The Asian financial crisis of 1997–98 was a clear critical juncture in Northeast Asian institution-building. Intraregional interactions since then have grown much more vigorous than before, with rising trade interdependence and deepening production networks clearly manifest. Regional epistemic networks forged during the 1997 financial crisis have since continued to expand, deepen, and assume a life of their own, playing increasingly significant roles in regional policy-making. Even military forces have begun developing ties with their counterparts, in unprecedented ways. Despite the still complicated bilateral relationships across the region at the national level, burdened by history and geopolitics, local governments in China, Japan, and South Korea have begun to engage one another vigorously. Economic, social, and political interaction among the civil societies of the three countries is also steadily deepening. And even national leaders are growing increasingly reconciled with one another, transcending substantial differences among their respective nations in historical interpretation. Bottom-up regionalization trends, synergistic with reinvigorated top-down institution-building, are creating an ever more heavily networked Northeast Asia, with positive policy implications that the pessimistic conventional wisdom manifestly fails to appreciate.1 On the eve of the 1997 Asian financial crisis, Katzenstein and Shiraishi wrote generally about “network power,” stressing the apolitical, static nature of interpersonal linkages across Asia.2 The novel sociopolitical dynamic now emerging, which involves substantial intergovernmental cooperation and soft institution-building, is rather different from what they envisioned, with fateful long-term implications. Indeed, networks—profoundly political and social, as well as economic—are the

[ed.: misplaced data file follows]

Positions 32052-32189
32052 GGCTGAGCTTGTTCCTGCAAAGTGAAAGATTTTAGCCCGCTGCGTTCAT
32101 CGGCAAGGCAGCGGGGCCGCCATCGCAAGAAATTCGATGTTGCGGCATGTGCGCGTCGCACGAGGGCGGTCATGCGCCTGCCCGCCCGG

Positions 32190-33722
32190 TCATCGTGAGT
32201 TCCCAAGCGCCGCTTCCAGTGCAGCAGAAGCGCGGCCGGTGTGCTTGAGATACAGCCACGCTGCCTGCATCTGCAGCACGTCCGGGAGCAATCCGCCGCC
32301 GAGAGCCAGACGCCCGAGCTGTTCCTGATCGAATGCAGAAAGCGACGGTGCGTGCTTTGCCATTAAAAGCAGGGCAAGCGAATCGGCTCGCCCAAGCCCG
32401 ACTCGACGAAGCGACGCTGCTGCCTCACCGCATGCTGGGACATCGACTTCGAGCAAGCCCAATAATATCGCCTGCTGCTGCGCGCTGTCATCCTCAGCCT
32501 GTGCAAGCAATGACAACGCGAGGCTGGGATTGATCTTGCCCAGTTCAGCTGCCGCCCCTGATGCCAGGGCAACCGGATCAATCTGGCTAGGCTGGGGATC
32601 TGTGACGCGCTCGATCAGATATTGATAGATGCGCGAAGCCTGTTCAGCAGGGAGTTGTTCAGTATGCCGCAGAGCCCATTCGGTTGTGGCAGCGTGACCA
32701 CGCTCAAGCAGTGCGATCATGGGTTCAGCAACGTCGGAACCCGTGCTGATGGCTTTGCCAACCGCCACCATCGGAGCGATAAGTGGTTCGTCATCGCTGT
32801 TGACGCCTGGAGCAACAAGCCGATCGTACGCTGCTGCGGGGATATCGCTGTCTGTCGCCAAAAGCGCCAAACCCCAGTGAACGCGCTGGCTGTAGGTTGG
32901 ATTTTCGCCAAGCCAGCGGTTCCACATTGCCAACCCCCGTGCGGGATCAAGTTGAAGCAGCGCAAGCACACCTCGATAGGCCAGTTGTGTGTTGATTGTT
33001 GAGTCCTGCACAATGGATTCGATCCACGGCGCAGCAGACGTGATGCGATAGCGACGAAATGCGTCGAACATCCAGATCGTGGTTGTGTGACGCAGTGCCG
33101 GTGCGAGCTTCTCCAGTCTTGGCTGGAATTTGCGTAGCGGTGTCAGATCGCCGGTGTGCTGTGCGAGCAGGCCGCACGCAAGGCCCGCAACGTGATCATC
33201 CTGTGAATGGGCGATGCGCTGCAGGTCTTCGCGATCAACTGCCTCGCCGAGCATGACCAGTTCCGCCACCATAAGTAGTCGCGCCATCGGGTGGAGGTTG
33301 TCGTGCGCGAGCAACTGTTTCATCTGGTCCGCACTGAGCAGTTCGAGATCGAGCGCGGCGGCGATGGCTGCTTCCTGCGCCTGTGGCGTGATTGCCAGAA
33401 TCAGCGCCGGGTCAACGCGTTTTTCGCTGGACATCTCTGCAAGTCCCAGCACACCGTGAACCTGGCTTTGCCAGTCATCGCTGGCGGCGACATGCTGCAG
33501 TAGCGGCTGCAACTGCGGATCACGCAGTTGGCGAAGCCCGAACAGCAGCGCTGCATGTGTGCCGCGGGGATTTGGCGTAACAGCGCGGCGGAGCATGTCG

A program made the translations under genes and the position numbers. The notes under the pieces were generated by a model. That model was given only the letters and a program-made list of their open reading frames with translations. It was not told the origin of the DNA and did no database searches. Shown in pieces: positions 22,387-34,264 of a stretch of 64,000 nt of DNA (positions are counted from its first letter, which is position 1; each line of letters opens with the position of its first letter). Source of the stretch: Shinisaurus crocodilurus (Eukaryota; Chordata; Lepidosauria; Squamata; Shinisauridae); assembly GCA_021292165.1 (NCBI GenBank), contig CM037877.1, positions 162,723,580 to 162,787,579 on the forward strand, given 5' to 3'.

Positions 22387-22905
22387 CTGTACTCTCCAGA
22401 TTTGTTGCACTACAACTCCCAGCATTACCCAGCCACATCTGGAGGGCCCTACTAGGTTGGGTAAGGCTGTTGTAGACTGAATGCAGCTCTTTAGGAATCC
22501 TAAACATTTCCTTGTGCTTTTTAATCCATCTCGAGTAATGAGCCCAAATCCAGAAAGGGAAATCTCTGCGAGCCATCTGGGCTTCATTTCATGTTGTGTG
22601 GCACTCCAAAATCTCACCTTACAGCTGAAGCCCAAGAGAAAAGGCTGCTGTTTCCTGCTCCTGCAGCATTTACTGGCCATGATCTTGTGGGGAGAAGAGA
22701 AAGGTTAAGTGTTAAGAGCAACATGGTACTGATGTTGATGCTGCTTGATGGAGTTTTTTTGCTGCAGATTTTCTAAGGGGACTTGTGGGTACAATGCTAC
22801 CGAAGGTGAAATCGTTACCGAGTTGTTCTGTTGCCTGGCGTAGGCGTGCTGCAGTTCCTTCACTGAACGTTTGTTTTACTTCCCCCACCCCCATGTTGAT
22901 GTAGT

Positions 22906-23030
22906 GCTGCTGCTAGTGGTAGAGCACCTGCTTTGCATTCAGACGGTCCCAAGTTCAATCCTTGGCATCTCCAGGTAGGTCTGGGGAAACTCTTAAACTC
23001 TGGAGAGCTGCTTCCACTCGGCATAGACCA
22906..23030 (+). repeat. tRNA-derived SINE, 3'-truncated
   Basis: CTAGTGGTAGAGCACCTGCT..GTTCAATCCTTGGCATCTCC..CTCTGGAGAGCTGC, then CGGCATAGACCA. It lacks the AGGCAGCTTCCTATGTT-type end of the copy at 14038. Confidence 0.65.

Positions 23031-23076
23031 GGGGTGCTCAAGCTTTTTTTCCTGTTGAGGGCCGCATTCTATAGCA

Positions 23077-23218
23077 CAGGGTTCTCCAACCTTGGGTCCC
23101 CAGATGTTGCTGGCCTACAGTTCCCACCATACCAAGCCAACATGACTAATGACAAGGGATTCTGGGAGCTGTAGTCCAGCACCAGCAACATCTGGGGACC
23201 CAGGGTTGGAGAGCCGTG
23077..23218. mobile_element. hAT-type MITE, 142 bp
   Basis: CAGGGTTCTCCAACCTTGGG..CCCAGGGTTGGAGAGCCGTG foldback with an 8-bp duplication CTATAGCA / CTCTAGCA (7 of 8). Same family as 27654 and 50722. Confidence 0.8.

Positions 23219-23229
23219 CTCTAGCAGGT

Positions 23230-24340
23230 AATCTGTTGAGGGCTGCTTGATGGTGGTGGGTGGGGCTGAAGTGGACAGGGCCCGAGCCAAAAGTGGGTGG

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cornerstone in the making of a much more cohesive, Northeast Asia than has ever before existed in the post–World War II era.

Deepening Trade Relations: A Key Basis for Networks Northeast Asian economies, which surprised much of the world with their dynamic ability to overtake the West, have long been deeply enmeshed in the global trading system. Their trade strategy has forged deep and symbiotic links to global markets, as well as intimate and efficient production networks closer to home.3 Intraregional trade within Northeast Asia has recently shown much stronger growth than have overall trade figures for the nations in question. Indeed, even China’s regional trade has grown more rapidly, for nearly a decade, than its hitherto dynamic commerce with the United States. Each of the three Northeast Asian countries has historically relied on the U.S. export market. Yet although exports to the United States remain important to their economic growth, reliance on the U.S. market, as a share of total exports, has been steadily declining in all three countries since 2002—including China. And in Japan and Korea that decline has been continuing, as suggested in Figure 6.1, since the late 1980s, when Japan’s and Korea’s exports to the U.S. occupied nearly 40 percent of their total exports to the world. Today neither country sends even half that ratio to the United States, and both export far more heavily to China. In terms of trade volume, each of these three countries’ regional trade within Northeast Asia has also recently surpassed its trade with the U.S.4 For South Korea, such intra–Northeast Asian trade was roughly equal to trade with the United States in 1991, yet slowly surpassed the latter during 1992–97, as Figure 6.2 suggests. Today, South Korea’s intraregional trade, with Japan and Greater China, is now more than twice as large as that with the U.S. Korea’s trade with the People’s Republic of China (PRC) alone now substantially exceeds its trade with the United States. In 2008, that Sino-Korean trade approached $200 billion, more than double trade with the United States ($83.6 billion). Korea’s trade with Japan was also $10 billion larger than its trade with the U.S. Japan’s trade dependence on continental Northeast Asia has likewise deepened sharply since 1997. Indeed, as Figure 6.2 suggests, the 1997 Asian financial crisis (AFC) appears to have been a decisive watershed, with Japan’s intra–Northeast Asian trade intensifying sharply thereafter. Prior to the AFC, Japan’s trade with the U.S. was more than 50 percent larger than its combined trade with Chinese and Korean neighbors.5 By 2003, however, Japan’s total intraregional trade had outstripped that with America. In 2007 and 2008, Japan’s trade with China alone surpassed that with the United States, by increasing margins.6